Bergamot lemon marmalade

Recipe By Pam 'The Jam' Corbin

The bergamot lemon, with its smoky fragrance and bright acidity, becomes a marmalade with attitude and style. Available in January and February, these small, roundish fruits are identifiable by their deep yellow skins with a small protrusion at one end. A slice of bergamot lemon is rather good in a G & T too – and I’ve added gin as an optional extra ingredient. The botanicals of gin bring a bright, clean fragrance to any marmalade, and especially suit this one.

This recipe will make 6 x 300ml jars.

Pam “the jam” Corbin kindly allowed us to use this recipe from her most recent book. I’ve tried it as is and with half bergamots/half lemons. Next time I thought I might try adding a couple of Earl Grey teabags somewhere en route.

 1 kg Bergamot Lemons
 1.50 l Water
 900 g Granulated Sugar
 150 g Honey
 50 ml Gin optional)
Down to the cooking...
1

Plunge the lemons into a pan of boiling water for 2-3 minutes. – this will diminish any unpalatable bitterness in the peel. Remove from the heat, drain and set aside to cool. Using a sharp knife, top and tail the lemons, then halve and quarter them lengthways, trimming away any coarse fibres at the core and removing any pips you come across. Finely cut the fruit into 2-3mm slices. Place in a bowl with the measured water, cover and leave in a cool place for 24 hours.

2

The next day, turn the contents into a large heavy-based pan or preserving pan. Cover and poach over a gentle heat for up to 1½ hours, or until the peel is soft and will break when gently pulled. Meanwhile, sterilise your jars and lids and chill a couple of saucers, ready to test for setting point.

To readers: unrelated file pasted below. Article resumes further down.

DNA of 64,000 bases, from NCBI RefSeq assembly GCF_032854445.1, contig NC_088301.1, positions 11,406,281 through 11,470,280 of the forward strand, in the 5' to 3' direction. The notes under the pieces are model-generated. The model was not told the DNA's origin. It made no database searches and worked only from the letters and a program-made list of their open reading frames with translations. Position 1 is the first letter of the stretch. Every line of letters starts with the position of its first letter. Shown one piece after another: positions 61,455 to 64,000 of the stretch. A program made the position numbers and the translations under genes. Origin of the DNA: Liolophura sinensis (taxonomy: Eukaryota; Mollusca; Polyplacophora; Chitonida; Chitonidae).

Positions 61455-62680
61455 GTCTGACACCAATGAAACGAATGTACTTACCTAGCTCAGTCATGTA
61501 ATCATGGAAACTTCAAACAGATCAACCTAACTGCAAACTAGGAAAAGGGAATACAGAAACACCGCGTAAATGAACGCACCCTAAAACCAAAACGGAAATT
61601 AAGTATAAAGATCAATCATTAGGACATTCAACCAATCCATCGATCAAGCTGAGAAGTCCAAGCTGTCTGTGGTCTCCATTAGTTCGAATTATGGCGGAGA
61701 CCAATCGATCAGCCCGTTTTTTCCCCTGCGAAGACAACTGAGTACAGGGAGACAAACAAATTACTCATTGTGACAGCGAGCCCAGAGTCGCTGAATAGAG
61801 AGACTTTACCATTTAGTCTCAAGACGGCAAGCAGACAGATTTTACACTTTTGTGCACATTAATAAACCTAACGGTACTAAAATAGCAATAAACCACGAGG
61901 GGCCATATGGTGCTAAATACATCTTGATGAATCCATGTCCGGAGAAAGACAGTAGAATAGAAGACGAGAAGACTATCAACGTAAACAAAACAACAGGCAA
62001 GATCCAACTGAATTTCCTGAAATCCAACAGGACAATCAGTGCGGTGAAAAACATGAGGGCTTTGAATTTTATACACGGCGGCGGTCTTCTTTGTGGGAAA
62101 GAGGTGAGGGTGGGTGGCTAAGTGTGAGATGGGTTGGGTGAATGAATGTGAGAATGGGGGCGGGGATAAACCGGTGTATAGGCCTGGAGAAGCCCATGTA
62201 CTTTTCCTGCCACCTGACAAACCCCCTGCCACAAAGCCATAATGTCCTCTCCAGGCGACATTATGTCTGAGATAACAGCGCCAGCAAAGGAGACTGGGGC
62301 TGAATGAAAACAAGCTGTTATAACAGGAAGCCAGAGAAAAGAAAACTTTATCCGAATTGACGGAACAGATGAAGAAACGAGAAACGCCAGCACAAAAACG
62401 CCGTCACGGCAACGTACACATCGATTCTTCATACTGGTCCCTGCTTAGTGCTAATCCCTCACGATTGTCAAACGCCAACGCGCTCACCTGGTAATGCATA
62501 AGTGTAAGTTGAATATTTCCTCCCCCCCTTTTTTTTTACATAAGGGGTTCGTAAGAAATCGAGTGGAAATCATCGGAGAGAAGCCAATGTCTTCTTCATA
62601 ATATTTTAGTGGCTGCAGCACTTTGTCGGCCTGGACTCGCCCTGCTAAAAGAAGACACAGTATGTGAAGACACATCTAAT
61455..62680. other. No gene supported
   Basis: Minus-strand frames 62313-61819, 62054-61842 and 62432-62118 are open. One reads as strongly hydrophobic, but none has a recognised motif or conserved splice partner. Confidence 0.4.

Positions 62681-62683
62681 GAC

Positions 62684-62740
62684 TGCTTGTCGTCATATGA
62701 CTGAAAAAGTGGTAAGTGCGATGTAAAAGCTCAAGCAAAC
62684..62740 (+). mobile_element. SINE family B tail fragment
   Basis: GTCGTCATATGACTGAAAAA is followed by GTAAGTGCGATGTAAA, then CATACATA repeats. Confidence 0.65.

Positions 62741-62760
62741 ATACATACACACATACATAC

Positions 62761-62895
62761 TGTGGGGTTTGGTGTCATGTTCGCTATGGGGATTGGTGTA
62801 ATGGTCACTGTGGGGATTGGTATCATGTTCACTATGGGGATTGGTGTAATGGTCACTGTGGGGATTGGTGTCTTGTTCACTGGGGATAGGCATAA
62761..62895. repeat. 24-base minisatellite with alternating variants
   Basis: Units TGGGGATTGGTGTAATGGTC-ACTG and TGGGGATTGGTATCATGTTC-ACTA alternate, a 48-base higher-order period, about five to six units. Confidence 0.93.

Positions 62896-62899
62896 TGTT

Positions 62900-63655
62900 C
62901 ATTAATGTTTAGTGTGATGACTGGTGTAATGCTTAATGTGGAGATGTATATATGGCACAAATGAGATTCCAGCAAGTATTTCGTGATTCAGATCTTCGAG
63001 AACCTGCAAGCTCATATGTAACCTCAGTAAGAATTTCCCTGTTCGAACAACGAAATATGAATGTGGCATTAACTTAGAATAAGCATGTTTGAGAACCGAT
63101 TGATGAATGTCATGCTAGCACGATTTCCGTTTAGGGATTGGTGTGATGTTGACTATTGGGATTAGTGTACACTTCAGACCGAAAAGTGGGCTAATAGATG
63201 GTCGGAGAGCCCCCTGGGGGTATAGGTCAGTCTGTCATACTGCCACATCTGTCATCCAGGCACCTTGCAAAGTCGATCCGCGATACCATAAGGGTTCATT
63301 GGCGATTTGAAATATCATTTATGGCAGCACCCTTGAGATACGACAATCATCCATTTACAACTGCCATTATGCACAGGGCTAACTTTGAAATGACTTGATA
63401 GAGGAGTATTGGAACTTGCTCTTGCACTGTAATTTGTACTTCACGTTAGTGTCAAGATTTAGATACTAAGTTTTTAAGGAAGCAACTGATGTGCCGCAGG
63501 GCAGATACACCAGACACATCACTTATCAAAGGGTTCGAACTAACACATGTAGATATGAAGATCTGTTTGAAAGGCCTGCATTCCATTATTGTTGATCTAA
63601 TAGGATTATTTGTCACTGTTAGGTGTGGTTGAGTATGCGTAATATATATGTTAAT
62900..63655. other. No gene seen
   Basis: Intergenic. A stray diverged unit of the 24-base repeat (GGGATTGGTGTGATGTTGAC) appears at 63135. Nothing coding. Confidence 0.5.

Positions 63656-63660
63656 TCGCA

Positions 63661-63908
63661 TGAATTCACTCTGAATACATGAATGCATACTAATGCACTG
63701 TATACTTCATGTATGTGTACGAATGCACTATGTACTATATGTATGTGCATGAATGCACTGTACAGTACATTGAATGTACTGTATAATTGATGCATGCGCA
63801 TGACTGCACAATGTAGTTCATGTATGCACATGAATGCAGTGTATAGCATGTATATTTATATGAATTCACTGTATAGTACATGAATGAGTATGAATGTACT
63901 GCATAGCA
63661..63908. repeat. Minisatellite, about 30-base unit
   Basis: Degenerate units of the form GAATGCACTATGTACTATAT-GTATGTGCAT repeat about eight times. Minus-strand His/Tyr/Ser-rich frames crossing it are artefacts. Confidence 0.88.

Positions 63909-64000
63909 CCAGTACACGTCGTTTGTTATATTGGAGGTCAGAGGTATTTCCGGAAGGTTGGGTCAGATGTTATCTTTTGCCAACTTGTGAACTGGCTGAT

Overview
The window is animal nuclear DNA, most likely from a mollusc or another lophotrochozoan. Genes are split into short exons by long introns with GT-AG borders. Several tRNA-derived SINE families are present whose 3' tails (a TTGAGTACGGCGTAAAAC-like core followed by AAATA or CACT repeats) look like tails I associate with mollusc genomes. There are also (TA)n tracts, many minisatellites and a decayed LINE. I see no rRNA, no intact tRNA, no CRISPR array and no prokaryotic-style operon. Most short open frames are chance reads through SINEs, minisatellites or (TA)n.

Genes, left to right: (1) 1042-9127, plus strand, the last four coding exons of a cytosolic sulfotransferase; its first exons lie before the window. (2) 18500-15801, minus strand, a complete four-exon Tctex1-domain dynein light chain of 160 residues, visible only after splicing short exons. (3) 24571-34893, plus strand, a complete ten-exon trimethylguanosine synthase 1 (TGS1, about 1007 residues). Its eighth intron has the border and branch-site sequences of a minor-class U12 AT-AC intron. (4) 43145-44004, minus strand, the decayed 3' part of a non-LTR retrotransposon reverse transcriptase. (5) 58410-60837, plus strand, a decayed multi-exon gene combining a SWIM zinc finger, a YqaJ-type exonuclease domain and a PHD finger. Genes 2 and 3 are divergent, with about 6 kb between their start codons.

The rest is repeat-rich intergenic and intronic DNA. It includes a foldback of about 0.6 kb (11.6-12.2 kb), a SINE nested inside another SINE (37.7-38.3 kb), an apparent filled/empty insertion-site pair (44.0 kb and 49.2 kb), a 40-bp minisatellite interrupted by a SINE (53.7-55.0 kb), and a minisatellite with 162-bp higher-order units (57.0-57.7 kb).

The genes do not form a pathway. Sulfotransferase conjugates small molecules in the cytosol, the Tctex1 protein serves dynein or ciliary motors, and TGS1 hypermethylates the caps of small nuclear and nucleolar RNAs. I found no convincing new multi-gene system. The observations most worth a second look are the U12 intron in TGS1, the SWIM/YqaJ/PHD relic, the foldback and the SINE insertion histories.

3

Add the sugar to the pan, a third at a time, stirring each time until it has completely dissolved, then add the honey and bring the mixture to a fast boil for 12-15 minutes, or until the setting point is reached.
(The setting point is 105ﹾC or when a spoonful on a chilled saucer, cooled, forms a skin that crinkles when pushed with your finger).

4

Remove the pan from the heat and stir in the gin (if using). Rest for five minutes to allow the peels to distribute evenly. Fill the jars to the brim and lid immediately. Invert each jar for a minute or so to make sure the lid is sterilised, then turn the right way up and leave to cool.

Ingredients

 1 kg Bergamot Lemons
 1.50 l Water
 900 g Granulated Sugar
 150 g Honey
 50 ml Gin optional)

Directions

Down to the cooking...
1

Plunge the lemons into a pan of boiling water for 2-3 minutes. – this will diminish any unpalatable bitterness in the peel. Remove from the heat, drain and set aside to cool. Using a sharp knife, top and tail the lemons, then halve and quarter them lengthways, trimming away any coarse fibres at the core and removing any pips you come across. Finely cut the fruit into 2-3mm slices. Place in a bowl with the measured water, cover and leave in a cool place for 24 hours.

2

The next day, turn the contents into a large heavy-based pan or preserving pan. Cover and poach over a gentle heat for up to 1½ hours, or until the peel is soft and will break when gently pulled. Meanwhile, sterilise your jars and lids and chill a couple of saucers, ready to test for setting point.

3

Add the sugar to the pan, a third at a time, stirring each time until it has completely dissolved, then add the honey and bring the mixture to a fast boil for 12-15 minutes, or until the setting point is reached.
(The setting point is 105ﹾC or when a spoonful on a chilled saucer, cooled, forms a skin that crinkles when pushed with your finger).

4

Remove the pan from the heat and stir in the gin (if using). Rest for five minutes to allow the peels to distribute evenly. Fill the jars to the brim and lid immediately. Invert each jar for a minute or so to make sure the lid is sterilised, then turn the right way up and leave to cool.

Bergamot lemon marmalade
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